Ancient 'Jin Shin' Acupressure Technique Seems to Work
Jin Shin acupressure treatment, an ancient form of medicine, has been shown by a CU-Boulder research team to be an effective complementary treatment for those suffering from mild traumatic brain injury.
Credit: Photo by Casey A. Cass/University of Colorado

Western doctors are generally skeptical of ancient Eastern therapeutic practices, which often get lumped together in a fringe category called "alternative medicine." And indeed, research on the health benefits of many alternative medicinal techniques is inconclusive - acupuncture , for example, often fails to outperform a placebo .

But a new, cleverly controlled study shows that Jin Shin, an ancient therapy also known as acupressure, seems to work. The technique enhances cognitive function in patients who have suffered traumatic brain injury (TBI).

For their study, which was published Jan. 11 in the peer-reviewed Journal of Neurotrauma, researchers at the University of Colorado at Boulder worked with 38 subjects who had suffered mild TBIs. Half of the subjects were treated with standard acupressure therapy by trained experts, while the other half - the control group - received pressure treatments from the same experts, but on places on the body not considered to be acupressure points. The subjects were not told which group they fell into.

Fixing the Flow

Jin Shin practitioners believe acupressure points are found along "meridians" - energy pathways that run through the body. According to Theresa Hernandez, lead author of the study, each point is believed to be connected to the health of a specific body organ, as well as the entire body and brain.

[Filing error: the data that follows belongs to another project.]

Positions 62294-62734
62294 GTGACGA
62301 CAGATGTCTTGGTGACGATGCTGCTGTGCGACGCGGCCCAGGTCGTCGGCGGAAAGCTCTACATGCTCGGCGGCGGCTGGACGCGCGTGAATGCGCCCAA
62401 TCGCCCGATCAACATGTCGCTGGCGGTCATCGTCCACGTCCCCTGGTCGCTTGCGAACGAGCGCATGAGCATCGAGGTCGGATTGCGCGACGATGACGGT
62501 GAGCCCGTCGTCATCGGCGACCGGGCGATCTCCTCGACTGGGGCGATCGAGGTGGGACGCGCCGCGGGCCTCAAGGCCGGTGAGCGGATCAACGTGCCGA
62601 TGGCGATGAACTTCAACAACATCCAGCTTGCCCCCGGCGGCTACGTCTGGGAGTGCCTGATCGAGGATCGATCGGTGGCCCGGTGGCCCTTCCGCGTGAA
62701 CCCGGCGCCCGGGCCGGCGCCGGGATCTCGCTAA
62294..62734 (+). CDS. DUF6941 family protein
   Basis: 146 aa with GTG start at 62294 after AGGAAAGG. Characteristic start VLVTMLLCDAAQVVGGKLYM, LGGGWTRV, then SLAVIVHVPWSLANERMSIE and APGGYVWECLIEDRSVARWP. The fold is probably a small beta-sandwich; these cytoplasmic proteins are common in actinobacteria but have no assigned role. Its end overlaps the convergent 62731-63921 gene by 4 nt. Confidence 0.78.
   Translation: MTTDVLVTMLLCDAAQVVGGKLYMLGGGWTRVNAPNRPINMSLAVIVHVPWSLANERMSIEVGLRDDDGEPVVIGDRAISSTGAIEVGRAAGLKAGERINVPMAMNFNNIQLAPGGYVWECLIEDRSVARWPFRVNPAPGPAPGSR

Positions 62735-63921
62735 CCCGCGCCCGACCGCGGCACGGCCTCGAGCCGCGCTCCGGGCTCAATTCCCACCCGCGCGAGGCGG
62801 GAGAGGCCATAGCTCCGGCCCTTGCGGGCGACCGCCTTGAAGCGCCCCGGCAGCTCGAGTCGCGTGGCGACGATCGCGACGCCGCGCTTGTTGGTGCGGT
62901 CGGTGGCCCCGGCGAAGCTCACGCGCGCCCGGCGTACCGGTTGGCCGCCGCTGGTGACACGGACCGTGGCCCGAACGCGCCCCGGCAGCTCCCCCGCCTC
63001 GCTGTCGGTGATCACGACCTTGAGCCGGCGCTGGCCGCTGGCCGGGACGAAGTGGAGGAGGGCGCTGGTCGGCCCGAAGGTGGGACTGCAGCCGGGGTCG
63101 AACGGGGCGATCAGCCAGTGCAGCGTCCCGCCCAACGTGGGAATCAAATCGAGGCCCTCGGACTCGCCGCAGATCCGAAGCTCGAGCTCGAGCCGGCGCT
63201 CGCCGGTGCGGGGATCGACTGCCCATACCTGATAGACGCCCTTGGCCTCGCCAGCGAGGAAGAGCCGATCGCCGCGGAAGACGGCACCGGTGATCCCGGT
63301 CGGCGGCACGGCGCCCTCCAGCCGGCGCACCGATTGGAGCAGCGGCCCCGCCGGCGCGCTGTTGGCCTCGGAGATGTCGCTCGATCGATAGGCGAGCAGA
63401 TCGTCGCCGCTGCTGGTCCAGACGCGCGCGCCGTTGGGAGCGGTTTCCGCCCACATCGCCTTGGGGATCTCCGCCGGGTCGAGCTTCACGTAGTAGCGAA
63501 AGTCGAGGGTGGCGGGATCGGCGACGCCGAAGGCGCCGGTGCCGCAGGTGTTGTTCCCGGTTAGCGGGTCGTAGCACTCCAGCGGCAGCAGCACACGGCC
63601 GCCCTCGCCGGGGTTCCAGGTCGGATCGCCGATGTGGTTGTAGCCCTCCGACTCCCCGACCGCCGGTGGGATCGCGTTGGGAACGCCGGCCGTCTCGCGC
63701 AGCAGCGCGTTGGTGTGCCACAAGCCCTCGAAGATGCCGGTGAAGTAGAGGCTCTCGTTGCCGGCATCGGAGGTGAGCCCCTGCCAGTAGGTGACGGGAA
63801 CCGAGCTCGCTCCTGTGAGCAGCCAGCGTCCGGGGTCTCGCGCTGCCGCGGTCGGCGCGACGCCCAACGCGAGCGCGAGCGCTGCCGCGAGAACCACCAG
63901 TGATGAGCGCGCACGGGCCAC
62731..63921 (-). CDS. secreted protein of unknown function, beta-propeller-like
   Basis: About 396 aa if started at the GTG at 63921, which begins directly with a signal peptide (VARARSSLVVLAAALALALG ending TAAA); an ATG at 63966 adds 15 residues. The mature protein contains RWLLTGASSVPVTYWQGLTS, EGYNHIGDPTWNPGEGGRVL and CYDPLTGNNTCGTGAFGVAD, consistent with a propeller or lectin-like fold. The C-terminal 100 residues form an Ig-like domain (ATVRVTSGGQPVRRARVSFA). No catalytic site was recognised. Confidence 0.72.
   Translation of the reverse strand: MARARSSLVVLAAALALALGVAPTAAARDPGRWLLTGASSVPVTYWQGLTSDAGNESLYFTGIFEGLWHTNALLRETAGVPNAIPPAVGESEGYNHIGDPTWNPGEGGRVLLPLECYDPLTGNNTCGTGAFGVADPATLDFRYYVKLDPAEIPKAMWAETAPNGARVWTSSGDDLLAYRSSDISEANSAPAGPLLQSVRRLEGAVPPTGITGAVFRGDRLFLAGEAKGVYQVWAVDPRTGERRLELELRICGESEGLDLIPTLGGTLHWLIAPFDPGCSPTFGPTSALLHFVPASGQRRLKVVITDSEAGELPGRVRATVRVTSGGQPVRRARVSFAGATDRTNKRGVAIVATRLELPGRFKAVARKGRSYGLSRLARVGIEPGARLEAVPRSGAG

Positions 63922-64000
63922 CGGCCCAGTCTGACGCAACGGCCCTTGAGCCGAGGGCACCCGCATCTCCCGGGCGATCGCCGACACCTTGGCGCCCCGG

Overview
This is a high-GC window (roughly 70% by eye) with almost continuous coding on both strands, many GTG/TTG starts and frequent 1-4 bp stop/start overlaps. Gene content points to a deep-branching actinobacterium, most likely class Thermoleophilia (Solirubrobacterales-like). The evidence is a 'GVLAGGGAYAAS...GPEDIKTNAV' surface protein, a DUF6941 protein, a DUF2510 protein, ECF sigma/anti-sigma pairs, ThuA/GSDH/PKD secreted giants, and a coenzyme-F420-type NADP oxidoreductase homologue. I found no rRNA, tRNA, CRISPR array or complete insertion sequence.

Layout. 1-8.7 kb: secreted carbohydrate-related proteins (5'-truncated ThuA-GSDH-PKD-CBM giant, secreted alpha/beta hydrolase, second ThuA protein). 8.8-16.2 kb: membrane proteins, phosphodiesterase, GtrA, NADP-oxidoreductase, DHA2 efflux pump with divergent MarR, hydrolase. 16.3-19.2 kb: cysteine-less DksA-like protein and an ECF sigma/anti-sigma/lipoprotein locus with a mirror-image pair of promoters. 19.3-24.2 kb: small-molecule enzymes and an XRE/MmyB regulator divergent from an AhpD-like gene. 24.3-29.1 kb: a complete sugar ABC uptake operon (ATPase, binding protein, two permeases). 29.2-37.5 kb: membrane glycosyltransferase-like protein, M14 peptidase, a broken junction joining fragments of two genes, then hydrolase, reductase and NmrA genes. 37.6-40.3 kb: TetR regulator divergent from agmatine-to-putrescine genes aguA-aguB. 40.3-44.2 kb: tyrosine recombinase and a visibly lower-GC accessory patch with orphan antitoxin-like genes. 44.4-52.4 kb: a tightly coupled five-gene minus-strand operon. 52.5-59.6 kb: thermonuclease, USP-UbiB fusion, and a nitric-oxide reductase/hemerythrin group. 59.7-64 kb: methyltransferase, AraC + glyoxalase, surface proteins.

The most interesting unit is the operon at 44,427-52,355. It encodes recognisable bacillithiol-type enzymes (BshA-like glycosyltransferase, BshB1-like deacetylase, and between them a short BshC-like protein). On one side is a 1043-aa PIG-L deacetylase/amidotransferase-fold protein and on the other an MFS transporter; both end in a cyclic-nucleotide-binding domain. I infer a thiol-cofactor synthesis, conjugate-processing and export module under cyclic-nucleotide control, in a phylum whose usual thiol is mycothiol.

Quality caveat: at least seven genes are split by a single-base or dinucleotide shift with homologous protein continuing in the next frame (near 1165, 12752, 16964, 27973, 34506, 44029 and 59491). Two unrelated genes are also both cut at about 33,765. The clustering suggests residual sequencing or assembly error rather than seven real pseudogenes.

"Think of the meridians as freeways and the pressure points as towns along the way," she said. "When there is a traffic jam in Denver that causes adverse effects as far away as Boulder, clearing the energy blocks, or in this case traffic jams, helps improve flow and overall health," Hernandez told the press.

Several neuropsychological tests were performed on the study subjects to assess the results, such as memory exercises in which study subjects were asked to repeat strings of numbers after hearing them, to see how many they could recall. Subjects receiving active acupressure treatments could recall significantly longer strings of numbers than those in the control group.

Active acupressure recipients also performed better on a test designed to measure how quickly their brains responded to stimuli when faced with tasks viewed on a computer screen, as determined by brain scans.

"We would like to see if the Jin Shin treatment is useful to military veterans returning home with traumatic brain injury, a signature wound prevalent in the wars in Iraq and Afghanistan," said Hernandez.

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